When COVID-19 spread to the United States, the pandemic exposed two conflicting realities: a healthcare system that excels at high-cost, complex treatments while failing to provide sufficient access at the local level.
That lack of access to public health infrastructure might be the country’s biggest challenge. It has also created opportunities for healthcare startups, founders of Carbon Health and Color said Monday during TechNewHero Disrupt 2020, which kicked off today.
“When we think about making healthcare accessible, we tend to focus on the cost of care, which is definitely a big problem,” Othman Laraki, founder and CEO of Color, said during the Disrupt panel “Tech, test and treat: Healthcare startups in the COVID-19 era.” The other big side of making healthcare accessible is actually taking it to people where it’s part of their lives. I think oftentimes for underprivileged communities, etc. that sometimes the cost of care is a lesser problem compared to the access of it.”
Primary care startup Carbon Health and Color are already tackling that issue. And in Carbon Health’s case, the company’s business model to bring high-quality primary care to the local level gave it early insight into the spread of COVID.
Carbon Health has 25 primary care locations today. Co-founder and CEO Eren Bali noted that as early as February, the company started seeing patients coming to its clinics directly from Wuhan, China with COVID-like symptoms.
Carbon Health’s technology platform asks patients questions prior to their visit, which collects important data and assesses patients’ symptoms and problems ahead of time. Those early insights left Carbon Health with two options: shut down and wait for the COVID storm to pass or jump all in. Carbon Health chose the latter, Bali said.
Laraki and Bali’s comments Monday during TechNewHero Disrupt match up with their respective business models and growth trajectory. COVID has merely accelerated that development.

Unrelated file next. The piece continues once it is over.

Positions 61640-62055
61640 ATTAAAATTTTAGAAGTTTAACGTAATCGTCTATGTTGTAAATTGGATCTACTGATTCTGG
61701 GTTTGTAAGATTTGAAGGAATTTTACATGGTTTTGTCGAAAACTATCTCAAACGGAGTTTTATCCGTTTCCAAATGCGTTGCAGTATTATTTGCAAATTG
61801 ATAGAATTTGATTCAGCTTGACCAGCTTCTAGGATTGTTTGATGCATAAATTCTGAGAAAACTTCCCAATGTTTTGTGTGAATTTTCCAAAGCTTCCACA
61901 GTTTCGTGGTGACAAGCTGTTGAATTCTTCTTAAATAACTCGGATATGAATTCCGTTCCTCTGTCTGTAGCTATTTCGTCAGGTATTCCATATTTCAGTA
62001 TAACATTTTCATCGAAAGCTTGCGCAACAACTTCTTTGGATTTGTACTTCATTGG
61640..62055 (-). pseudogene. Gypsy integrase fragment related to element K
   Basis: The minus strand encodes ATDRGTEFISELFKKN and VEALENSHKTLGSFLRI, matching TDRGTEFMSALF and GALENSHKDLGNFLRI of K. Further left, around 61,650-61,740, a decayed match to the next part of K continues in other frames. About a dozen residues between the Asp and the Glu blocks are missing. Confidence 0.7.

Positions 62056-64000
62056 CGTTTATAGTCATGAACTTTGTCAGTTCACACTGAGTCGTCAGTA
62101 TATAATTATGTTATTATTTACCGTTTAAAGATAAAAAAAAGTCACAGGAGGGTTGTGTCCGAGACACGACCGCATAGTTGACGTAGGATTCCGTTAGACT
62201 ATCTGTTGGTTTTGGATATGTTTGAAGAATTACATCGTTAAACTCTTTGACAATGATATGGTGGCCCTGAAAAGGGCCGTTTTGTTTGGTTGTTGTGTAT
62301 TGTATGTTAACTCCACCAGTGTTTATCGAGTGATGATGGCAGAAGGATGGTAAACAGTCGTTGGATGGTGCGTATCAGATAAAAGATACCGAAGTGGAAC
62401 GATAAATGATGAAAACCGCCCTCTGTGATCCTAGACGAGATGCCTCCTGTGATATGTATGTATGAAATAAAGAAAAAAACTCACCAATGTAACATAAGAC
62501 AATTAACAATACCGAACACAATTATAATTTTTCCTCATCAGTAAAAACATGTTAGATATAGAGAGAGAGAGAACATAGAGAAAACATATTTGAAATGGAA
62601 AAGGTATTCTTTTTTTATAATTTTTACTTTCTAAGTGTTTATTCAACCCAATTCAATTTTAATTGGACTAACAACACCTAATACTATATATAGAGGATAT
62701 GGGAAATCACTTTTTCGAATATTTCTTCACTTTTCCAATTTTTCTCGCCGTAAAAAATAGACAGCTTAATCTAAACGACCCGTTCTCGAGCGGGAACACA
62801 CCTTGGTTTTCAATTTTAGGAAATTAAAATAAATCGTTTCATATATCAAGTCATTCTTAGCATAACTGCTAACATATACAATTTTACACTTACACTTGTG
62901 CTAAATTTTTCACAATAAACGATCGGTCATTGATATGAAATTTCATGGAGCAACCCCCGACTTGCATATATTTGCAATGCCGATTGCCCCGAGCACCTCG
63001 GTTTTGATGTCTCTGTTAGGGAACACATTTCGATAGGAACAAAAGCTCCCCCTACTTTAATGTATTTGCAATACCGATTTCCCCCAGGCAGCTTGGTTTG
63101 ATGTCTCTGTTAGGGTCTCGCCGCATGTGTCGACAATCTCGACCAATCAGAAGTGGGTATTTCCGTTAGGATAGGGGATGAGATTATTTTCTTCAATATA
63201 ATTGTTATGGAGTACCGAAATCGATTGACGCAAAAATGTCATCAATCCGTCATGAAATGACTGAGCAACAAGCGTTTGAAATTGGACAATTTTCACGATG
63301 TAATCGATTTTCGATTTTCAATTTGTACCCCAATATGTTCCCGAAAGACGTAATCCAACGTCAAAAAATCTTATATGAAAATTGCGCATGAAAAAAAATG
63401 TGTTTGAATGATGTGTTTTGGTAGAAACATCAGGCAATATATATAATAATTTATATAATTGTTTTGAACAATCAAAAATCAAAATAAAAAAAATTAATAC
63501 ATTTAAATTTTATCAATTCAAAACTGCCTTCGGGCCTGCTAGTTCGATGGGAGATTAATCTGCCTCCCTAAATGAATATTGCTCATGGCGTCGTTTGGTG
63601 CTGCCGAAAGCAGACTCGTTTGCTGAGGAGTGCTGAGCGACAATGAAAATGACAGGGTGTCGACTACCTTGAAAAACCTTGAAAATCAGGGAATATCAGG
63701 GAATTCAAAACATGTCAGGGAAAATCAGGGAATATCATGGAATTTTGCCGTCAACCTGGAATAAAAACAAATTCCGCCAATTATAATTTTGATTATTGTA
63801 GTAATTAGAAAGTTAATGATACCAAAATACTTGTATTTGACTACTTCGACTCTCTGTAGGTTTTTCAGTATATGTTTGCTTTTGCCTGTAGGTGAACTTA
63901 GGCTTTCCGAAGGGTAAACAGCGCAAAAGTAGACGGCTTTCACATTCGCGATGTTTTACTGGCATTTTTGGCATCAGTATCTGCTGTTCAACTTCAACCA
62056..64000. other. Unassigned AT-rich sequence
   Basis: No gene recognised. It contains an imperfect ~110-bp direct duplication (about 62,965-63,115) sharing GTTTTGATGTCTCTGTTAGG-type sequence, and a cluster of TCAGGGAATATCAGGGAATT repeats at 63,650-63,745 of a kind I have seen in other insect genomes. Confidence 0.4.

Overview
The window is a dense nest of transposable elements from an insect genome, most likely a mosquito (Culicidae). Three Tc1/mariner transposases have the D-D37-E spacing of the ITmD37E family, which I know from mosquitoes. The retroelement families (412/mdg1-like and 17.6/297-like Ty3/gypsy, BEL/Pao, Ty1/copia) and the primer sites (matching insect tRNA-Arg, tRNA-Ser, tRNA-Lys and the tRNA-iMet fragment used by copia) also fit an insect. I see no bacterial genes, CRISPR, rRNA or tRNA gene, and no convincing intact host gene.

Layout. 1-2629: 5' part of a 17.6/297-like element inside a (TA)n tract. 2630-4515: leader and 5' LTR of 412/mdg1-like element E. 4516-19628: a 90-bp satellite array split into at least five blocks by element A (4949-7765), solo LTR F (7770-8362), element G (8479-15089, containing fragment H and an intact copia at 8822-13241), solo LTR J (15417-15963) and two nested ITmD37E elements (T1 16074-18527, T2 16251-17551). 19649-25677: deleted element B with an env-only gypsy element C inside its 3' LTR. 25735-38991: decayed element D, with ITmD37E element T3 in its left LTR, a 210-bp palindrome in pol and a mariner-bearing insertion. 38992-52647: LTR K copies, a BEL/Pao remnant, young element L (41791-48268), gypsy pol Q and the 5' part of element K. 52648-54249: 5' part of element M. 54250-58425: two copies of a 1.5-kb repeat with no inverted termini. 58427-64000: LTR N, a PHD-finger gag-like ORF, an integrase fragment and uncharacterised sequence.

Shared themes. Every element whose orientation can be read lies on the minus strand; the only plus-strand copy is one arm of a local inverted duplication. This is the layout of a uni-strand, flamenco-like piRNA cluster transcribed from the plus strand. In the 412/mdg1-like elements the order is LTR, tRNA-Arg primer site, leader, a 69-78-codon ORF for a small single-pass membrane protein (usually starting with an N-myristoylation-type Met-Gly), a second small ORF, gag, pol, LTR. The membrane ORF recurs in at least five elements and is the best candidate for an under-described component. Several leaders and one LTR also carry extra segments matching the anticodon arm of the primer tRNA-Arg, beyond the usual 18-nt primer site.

Earlier this week, Carbon Health launched a new pop-up clinic model. These clinics are now open in Brooklyn, Manhattan, Los Angeles, San Francisco and Seattle. The company is adding more in the coming weeks, including a clinic in Detroit. Ultimately, 100 new COVID-19 testing sites will be added with a collective capacity to handle 100,000 patients per month across the country. Color is collaborating with Carbon Health at its clinics in San Francisco.
Meanwhile, as the pandemic swept into the U.S., Color built a platform to help ease the logistical and supply chain constraints around COVID testing. The company, which runs a large, automated testing lab in the Bay Area, is now processing 75% of the testing in the city.
Today, there are still limits to that hyperlocal level of healthcare. For instance, someone who needs surgery must go to a hospital, which might be hours away.
“It’s not that easy to push that to the edge,” Laraki said, using the surgery example. “But I think what’s happening now — and I think what’s going to happen in the next 10 years — is that we’re going to have really, truly edge-distributed healthcare.”
The idea is that technology will allow healthcare to be taken into communities in a more cost effective model, which will make it more accessible. “That’s something that really hasn’t existed in the U.S. so far and I think it is really starting to happen and it is fundamentally a technology problem,” Laraki added.